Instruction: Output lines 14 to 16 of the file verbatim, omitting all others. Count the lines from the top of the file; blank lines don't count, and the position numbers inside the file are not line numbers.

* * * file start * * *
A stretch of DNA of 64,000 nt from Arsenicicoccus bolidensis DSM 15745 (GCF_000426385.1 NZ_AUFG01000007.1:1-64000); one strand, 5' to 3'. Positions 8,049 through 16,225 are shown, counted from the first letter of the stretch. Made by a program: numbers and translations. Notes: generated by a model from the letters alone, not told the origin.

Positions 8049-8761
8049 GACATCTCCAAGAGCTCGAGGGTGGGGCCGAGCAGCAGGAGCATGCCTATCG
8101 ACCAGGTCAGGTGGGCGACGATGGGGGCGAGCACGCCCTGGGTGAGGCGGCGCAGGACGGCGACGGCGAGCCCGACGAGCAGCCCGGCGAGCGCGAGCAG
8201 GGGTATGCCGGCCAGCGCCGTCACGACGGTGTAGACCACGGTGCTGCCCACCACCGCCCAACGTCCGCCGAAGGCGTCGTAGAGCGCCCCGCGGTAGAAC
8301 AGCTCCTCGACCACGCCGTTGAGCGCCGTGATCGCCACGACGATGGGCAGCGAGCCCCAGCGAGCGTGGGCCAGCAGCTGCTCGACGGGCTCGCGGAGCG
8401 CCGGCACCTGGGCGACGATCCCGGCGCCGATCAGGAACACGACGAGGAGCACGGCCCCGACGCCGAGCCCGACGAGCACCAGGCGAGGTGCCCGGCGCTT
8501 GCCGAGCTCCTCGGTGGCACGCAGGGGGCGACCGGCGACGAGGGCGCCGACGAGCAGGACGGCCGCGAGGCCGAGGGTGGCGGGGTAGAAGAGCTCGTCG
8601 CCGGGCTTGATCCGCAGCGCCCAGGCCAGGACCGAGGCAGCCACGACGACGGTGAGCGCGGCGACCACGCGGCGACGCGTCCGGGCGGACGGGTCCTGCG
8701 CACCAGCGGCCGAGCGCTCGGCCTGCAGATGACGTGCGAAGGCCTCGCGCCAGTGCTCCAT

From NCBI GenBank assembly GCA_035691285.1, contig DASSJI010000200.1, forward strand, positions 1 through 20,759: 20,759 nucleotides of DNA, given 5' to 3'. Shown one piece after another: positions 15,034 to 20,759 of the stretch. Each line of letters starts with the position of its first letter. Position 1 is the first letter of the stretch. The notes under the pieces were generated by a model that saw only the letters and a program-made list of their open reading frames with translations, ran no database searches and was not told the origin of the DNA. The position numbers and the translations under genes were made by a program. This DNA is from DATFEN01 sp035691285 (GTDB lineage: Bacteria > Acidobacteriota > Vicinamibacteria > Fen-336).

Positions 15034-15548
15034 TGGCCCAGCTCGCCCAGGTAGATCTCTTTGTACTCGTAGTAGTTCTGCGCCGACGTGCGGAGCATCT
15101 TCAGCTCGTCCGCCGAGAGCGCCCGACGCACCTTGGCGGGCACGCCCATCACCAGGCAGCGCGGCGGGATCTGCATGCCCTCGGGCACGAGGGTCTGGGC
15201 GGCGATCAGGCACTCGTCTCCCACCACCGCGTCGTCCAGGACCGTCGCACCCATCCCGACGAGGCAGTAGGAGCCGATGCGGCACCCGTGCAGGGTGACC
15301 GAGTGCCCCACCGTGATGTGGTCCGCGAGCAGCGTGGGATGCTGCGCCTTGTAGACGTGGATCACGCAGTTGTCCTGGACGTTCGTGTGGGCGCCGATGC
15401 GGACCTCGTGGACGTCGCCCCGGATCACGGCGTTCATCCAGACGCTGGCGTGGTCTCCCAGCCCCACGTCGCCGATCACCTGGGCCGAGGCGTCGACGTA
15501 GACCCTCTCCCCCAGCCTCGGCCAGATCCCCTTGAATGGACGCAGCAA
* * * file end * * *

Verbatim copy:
15101 TCAGCTCGTCCGCCGAGAGCGCCCGACGCACCTTGGCGGGCACGCCCATCACCAGGCAGCGCGGCGGGATCTGCATGCCCTCGGGCACGAGGGTCTGGGC
15201 GGCGATCAGGCACTCGTCTCCCACCACCGCGTCGTCCAGGACCGTCGCACCCATCCCGACGAGGCAGTAGGAGCCGATGCGGCACCCGTGCAGGGTGACC
15301 GAGTGCCCCACCGTGATGTGGTCCGCGAGCAGCGTGGGATGCTGCGCCTTGTAGACGTGGATCACGCAGTTGTCCTGGACGTTCGTGTGGGCGCCGATGC